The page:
Alaska’s Marine Highway System wants a court to order the fast-ferry builder to provide new engines for the ships.
State officials say engines on the Fairweather and Chenega are wearing out far faster than their warranties promised. Replacing the eight engines could cost in the range of $20 million.
The state filed a lawsuit last year, but continued talking to the manufacturer about a solution.
Captain Mike Neussl says the state is now asking the court for a preliminary injunction to force action before the engines wear out.
“If that happens, those vessels could be out of service before there’s an ultimate resolution. That would mean the state would lose use, and state residents and communities would lose use, of those vessels prior to the ultimate decision on that lawsuit,” he says.
He says quick action is needed because making new engines will take about a year.
The engines have already undergone repairs. Neussl says that has extended their operating life. But the repairs are not permanent.
The lawsuit and injunction motion are against Derecktor Shipyards, which build the ship, and subcontractors that built the engines. Derecktor officials could not be reached for immediate comment.
The injunction motion filed in Superior Court does not specify that new engines be built by the same manufacturer. But Neussl says that’s the likely solution.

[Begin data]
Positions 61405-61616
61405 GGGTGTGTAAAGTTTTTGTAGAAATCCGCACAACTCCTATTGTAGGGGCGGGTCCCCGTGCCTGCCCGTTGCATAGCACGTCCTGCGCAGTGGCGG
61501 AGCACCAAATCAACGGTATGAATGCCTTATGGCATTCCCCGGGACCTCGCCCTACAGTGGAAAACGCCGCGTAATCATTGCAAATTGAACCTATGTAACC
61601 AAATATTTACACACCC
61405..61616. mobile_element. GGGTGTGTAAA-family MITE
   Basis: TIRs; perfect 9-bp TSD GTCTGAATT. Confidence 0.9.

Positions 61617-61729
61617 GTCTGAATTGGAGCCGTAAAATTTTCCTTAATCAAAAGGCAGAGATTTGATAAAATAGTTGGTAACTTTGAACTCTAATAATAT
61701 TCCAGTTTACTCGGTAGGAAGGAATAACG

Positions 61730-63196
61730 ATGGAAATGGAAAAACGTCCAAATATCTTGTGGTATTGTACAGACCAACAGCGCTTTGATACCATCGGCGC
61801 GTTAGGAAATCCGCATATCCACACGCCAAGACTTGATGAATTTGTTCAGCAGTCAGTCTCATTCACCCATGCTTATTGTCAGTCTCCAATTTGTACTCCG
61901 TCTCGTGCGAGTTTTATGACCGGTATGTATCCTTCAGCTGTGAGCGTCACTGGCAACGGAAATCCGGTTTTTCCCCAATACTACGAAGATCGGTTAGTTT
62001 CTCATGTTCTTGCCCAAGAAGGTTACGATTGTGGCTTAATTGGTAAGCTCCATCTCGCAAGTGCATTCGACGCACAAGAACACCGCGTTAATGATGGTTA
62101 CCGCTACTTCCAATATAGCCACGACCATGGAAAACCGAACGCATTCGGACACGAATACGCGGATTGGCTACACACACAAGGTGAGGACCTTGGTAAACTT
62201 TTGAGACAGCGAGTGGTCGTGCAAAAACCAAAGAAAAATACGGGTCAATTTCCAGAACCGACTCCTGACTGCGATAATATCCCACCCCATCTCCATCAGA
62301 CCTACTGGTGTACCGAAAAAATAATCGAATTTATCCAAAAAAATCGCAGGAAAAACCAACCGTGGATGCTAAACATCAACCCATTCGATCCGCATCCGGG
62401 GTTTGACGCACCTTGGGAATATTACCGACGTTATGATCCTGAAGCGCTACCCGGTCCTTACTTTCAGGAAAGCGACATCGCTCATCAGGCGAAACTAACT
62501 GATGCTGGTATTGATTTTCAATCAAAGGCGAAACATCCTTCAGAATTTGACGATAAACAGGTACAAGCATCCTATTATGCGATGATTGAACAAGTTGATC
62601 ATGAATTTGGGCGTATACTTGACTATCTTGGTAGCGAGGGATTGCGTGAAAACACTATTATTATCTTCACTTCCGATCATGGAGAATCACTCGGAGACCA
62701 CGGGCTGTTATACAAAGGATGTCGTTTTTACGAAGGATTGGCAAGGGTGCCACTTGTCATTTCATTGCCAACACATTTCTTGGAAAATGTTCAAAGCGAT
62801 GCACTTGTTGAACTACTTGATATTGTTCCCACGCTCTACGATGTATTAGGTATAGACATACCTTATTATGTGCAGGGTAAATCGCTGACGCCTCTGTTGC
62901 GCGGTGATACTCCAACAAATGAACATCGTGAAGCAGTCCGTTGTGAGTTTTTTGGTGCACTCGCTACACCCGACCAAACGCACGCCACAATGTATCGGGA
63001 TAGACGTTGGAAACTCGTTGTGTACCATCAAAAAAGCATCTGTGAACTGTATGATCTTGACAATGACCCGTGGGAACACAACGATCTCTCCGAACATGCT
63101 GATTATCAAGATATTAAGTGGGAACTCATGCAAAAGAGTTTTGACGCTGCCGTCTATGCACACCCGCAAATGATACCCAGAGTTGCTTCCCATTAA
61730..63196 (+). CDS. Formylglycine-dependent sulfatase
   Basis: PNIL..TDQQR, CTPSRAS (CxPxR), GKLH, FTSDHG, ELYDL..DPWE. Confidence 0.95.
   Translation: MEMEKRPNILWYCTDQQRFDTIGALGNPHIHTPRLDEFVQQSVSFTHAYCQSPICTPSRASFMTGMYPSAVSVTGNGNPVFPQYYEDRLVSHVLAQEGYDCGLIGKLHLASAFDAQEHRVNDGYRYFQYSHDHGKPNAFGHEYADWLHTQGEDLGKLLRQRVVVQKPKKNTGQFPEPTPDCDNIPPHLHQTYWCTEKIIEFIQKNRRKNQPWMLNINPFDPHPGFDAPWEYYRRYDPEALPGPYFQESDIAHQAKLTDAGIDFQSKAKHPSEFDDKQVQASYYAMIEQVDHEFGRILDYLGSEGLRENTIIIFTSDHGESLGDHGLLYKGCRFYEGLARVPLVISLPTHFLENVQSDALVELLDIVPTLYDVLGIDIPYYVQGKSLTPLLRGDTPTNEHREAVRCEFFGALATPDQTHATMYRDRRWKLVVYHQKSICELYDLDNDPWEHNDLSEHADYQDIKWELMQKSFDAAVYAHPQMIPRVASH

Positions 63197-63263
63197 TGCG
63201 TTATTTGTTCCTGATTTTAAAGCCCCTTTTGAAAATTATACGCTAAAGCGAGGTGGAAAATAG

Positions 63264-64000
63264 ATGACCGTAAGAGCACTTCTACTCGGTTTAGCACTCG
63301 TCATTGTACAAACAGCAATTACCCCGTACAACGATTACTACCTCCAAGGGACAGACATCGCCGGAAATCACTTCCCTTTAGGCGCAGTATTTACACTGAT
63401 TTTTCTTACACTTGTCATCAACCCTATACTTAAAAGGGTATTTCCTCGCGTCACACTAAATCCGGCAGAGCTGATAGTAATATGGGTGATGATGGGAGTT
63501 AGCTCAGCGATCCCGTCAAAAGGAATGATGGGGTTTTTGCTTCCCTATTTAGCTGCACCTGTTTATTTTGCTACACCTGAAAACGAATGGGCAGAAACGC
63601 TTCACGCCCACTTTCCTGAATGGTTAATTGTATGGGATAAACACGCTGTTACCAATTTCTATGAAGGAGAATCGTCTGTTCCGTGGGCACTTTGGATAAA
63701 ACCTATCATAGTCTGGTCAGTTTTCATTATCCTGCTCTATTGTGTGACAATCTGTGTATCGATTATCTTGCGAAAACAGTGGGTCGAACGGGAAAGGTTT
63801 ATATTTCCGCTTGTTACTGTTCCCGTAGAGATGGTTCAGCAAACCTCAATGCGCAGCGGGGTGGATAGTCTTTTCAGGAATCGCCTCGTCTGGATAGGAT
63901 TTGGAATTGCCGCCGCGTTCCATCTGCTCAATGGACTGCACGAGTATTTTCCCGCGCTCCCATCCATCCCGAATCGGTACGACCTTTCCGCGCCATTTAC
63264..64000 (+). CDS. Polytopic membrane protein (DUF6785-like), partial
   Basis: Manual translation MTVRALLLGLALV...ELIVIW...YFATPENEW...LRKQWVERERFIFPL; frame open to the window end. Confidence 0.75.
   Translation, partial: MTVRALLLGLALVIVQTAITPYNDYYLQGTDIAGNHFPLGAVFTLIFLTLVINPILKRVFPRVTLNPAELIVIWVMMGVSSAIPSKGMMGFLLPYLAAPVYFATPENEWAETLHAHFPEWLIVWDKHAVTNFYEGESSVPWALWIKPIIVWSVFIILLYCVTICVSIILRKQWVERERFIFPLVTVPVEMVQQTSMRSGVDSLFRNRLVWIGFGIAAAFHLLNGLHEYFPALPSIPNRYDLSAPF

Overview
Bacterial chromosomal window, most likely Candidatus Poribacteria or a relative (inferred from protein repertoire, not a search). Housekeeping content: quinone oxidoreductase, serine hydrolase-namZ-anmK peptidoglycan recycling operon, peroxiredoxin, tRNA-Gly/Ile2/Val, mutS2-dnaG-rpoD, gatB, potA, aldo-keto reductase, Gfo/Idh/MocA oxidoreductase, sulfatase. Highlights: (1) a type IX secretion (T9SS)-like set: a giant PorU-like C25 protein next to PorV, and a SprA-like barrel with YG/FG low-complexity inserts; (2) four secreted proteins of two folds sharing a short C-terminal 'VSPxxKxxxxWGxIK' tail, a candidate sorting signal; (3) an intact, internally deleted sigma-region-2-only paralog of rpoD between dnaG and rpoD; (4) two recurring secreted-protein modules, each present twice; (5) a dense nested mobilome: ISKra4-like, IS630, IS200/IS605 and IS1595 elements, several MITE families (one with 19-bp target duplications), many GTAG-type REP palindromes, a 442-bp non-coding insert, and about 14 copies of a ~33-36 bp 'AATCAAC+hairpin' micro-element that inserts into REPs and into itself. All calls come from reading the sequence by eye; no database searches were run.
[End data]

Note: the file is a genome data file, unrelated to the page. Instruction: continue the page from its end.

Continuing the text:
“We have looked at alternatives, what other engines are out there that we could replace these engines with. And to be honest with you, there’s not any other diesel engines in the market place that meet the power-to-weight ratios that these engines have and would fit in the assigned space and have the correct weight to be used in these vessels,” he says.
The Fairweather, built in 2004, is based in Juneau and sails to Sitka and Petersburg. It’s scheduled to begin Angoon service next year. The Chenega, built in 2005, is based in Cordova and runs to Valdez and Whittier.
- Tribes say filing a petition to adopt in state court is hard to accomplish in remote villages, and requires the services of an attorney.
- That was the message delivered to lawmakers Thursday, as they consider a bill to use the state’s high-risk insurance pool to help stabilize the market.
- If the state were to forgo distribution of passenger taxes, Skagway would lose out on about $4 million.
- The agreement is the first formalization of co-management between the Alaska tribes along the Kuskokwim River and the federal government.